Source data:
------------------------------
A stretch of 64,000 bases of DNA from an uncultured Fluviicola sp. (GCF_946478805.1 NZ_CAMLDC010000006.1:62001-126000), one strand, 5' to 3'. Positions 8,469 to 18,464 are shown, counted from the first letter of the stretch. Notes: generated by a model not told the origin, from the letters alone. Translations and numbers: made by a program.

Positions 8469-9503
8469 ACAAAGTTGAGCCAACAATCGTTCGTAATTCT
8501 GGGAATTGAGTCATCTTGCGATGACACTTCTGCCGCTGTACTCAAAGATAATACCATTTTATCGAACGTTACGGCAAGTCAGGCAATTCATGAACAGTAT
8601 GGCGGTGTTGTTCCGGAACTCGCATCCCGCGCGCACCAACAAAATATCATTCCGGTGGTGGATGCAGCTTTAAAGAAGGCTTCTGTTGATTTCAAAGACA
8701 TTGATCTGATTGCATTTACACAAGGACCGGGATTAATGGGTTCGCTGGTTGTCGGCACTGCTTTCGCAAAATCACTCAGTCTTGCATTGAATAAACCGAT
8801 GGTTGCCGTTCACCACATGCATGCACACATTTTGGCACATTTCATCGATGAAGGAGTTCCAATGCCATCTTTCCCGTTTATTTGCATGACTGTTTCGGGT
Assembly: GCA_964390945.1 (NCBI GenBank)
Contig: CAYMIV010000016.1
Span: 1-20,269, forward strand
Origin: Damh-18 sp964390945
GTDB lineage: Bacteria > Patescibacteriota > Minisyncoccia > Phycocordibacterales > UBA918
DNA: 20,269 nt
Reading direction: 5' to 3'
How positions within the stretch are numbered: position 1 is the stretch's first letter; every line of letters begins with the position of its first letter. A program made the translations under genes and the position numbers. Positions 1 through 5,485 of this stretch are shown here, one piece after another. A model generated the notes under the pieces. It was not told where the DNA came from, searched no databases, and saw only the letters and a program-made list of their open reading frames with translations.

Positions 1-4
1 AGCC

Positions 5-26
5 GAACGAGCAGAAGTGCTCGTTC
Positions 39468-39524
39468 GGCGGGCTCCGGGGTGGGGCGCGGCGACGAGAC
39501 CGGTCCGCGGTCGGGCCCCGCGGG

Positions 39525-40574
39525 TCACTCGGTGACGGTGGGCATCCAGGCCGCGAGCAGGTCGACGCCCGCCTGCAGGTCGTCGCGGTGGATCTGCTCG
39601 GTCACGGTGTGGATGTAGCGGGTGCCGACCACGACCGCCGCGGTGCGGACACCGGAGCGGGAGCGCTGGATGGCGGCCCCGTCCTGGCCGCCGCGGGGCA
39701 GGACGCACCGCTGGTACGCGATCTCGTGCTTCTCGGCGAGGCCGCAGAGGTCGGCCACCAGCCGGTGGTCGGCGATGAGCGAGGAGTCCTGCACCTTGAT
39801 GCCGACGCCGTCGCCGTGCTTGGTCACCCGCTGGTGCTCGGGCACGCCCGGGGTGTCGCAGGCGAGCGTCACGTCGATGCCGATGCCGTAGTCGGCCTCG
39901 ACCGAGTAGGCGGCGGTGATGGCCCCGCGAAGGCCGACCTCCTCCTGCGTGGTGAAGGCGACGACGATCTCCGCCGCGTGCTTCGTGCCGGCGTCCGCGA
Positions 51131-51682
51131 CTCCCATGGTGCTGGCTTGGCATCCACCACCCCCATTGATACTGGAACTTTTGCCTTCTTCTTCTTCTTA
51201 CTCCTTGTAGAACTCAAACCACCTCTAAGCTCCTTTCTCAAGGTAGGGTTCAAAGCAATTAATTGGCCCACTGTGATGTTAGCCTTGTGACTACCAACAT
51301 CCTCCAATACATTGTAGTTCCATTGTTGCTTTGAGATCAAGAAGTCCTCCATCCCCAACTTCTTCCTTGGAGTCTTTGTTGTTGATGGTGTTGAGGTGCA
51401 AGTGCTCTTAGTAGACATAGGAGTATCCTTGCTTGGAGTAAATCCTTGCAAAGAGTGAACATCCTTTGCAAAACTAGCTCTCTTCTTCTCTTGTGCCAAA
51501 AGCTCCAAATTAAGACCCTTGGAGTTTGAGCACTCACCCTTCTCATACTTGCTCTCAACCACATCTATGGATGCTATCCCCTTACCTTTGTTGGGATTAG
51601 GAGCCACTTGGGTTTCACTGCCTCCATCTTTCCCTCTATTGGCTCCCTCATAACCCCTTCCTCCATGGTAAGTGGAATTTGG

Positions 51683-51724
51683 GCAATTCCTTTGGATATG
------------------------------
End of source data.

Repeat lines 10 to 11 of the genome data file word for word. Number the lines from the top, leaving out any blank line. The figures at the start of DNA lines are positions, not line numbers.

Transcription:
Span: 1-20,269, forward strand
Origin: Damh-18 sp964390945